Healthy Nutrition for Older Adults, Part III:
5 Tips for Better Eating Habits
In the second part of our series, we looked at the five most important elements of a healthy diet. Today, we close with five additional tips to promote healthier eating habits in older adults. Although based upon nutritional science, the following are all common-sense ways to promote dietary health:
Eat a nutrient-packed diet. A healthy diet is rich in fruits, vegetables, whole grains, and lean protein.
Fruits — Whole fruits provide more dietary fiber than juices. Strive for 1½ – 2 servings each day.
Vegetables – Fresh veggies are the most nutritious (and tastiest). The average diet needs 2 – 2 ½ cups per day.
Grains – Select whole-grain over processed white flour in breads, pasta, etc. Seniors need 6 – 7 ounces of grains daily (one slice of bread counts as one ounce).
Protein – Vary protein sources so that you don’t eat red meat exclusively. Fish should be eaten at least weekly, along with eggs, beans or lean meats. You can obtain “good” fat through some fish sources as well as cooking oils or spreads. Adults over 50 need about 2½ – 3 ½ ounces of protein per day.
Avoid unhealthy foods. Too much salt or sugar, for example, can wreak havoc with a healthy diet. Stay away from over-processed or junk foods. And make every calorie count!
Maintain an age- and weight-appropriate caloric intake. Obesity is a health menace at any age, and malnutrition is a common health problem in older adults. Consider eating 5 – 6 small meals each day as an alternative to either being overwhelmed at large meals or overeating. According to the National Institute of Aging, adults over the age of 50 need to maintain the following daily caloric intake, depending up gender and activity level:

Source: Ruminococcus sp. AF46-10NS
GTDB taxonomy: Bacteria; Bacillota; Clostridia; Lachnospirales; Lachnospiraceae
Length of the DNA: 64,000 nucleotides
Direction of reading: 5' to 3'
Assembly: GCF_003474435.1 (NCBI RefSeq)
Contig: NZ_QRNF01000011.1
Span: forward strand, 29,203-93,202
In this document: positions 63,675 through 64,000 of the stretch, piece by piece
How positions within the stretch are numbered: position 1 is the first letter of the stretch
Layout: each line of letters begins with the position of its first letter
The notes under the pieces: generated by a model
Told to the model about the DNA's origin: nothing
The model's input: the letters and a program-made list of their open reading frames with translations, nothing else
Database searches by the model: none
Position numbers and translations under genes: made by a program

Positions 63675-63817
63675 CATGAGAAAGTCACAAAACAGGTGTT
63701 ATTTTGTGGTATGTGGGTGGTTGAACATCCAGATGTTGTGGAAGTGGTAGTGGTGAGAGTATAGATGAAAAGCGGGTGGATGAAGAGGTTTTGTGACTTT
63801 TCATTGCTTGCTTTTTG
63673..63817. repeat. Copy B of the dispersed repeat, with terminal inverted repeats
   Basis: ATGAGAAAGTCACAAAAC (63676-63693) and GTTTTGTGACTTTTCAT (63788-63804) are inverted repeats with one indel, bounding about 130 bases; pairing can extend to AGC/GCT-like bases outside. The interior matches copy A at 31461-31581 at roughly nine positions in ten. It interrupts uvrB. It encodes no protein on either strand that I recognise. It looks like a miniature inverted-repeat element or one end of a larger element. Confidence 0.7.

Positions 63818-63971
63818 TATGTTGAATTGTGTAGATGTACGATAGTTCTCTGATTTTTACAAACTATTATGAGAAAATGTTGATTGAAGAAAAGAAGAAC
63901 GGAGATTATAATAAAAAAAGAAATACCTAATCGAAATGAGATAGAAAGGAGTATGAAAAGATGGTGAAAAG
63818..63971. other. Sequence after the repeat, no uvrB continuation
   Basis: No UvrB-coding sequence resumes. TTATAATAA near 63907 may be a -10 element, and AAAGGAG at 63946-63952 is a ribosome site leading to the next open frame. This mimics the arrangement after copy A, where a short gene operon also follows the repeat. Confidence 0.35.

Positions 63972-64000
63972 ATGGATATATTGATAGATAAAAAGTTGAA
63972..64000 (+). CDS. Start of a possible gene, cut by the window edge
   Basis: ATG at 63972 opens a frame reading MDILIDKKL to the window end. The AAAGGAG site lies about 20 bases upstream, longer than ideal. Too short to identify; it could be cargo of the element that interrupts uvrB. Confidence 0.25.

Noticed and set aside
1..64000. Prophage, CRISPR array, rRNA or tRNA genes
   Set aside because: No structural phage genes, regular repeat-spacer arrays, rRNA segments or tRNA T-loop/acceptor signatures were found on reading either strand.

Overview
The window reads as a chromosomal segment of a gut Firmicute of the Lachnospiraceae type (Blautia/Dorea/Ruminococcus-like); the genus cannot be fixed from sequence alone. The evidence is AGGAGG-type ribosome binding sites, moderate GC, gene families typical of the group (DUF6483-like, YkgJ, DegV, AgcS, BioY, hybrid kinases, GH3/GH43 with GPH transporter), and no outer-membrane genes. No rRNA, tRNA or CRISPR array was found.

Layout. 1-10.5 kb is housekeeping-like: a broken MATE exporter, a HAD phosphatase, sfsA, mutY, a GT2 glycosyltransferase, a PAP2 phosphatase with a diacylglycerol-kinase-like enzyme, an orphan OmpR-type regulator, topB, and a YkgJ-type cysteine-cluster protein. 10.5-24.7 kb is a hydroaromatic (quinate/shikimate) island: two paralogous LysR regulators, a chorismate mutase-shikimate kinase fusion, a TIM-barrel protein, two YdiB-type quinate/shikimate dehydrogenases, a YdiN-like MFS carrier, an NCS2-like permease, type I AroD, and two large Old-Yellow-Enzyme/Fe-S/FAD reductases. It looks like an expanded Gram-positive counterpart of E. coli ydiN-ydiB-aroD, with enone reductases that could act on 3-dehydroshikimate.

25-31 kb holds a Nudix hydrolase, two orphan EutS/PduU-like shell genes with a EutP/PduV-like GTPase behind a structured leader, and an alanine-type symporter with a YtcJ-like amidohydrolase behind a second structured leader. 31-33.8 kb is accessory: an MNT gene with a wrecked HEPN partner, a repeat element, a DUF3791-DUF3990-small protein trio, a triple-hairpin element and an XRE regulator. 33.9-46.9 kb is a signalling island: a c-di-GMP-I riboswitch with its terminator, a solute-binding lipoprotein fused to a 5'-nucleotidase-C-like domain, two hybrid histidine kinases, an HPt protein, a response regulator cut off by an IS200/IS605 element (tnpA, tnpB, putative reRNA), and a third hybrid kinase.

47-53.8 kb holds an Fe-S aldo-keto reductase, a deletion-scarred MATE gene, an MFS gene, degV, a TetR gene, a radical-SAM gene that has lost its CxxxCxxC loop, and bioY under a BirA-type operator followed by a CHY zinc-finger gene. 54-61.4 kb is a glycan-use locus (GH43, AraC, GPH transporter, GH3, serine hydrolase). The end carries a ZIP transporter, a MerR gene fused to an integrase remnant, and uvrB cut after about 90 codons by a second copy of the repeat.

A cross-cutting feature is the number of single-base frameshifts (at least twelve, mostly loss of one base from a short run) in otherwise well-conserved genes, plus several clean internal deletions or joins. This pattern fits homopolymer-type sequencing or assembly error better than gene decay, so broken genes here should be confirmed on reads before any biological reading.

Inactive women – 1600
Moderately active women – 1800
Very active women – 2000
Inactive men – 2000
Moderately active men – 2200 to 2400
Very active men – 2400 to 2800
Make mealtime a festive occasion. Older adults who live alone may skip meals or just snack for convenience. Eat meals frequently with friends, neighbors, or family. When eating alone, set a table and prepare a complete, tasty meal. Seek assistance with meal preparation if needed.
Seek medical advice. Consult a physician about any problems that might affect digestion and about the need for any nutritional supplements. Before beginning any major dietary changes, check with your medical professional.
By following these five simple tips, you or an older loved one can improve your diet, as well as your overall health and wellbeing.